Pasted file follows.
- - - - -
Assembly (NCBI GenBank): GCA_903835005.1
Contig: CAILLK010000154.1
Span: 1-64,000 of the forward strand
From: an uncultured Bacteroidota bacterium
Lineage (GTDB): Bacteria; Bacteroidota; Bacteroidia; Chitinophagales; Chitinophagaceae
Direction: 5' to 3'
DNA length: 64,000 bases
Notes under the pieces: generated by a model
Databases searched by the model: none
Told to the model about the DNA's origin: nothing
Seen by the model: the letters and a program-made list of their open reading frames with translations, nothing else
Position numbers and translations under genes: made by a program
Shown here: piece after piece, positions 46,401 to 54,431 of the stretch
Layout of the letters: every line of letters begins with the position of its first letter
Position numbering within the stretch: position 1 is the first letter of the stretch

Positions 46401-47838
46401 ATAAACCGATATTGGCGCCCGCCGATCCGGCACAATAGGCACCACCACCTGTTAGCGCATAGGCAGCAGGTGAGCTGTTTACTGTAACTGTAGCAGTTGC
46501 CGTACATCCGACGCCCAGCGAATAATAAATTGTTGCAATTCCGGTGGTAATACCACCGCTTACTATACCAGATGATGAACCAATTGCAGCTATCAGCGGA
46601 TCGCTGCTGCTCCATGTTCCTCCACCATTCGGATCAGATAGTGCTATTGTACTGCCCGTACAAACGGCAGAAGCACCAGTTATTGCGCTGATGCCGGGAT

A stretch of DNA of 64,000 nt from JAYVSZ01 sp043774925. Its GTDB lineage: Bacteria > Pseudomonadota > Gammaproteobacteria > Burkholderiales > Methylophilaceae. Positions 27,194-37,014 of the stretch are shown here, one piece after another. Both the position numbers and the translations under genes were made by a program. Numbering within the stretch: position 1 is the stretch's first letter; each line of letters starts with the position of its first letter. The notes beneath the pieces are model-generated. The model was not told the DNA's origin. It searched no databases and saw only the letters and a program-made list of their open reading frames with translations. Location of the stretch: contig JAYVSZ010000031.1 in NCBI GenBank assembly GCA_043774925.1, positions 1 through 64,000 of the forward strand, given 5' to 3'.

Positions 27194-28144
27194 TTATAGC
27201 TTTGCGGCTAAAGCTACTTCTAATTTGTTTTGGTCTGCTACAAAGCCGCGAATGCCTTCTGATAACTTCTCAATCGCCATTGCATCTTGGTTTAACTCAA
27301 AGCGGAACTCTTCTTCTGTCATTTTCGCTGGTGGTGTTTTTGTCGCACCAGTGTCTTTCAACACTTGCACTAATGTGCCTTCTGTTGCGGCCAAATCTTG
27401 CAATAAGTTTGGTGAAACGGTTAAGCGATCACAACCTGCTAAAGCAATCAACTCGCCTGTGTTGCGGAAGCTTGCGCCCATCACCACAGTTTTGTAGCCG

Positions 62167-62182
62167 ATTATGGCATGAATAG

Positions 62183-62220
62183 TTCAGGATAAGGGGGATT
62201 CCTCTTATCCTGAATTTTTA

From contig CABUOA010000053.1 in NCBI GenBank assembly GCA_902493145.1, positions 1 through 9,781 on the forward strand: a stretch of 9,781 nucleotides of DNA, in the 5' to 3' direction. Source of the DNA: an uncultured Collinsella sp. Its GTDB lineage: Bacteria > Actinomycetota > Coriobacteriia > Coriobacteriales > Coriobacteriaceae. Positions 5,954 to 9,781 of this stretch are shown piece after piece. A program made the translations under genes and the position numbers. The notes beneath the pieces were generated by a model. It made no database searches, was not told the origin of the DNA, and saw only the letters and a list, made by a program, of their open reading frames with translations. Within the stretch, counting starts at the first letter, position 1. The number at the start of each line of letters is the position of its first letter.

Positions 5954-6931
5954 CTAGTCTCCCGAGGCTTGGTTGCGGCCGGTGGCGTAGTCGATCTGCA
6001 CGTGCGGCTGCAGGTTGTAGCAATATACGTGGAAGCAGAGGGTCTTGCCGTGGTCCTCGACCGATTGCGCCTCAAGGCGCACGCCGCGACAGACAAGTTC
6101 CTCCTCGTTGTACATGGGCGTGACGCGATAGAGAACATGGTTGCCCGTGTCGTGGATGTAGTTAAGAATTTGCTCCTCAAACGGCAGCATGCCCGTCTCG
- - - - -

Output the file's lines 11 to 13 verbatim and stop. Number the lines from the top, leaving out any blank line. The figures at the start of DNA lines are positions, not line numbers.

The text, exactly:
Seen by the model: the letters and a program-made list of their open reading frames with translations, nothing else
Position numbers and translations under genes: made by a program
Shown here: piece after piece, positions 46,401 to 54,431 of the stretch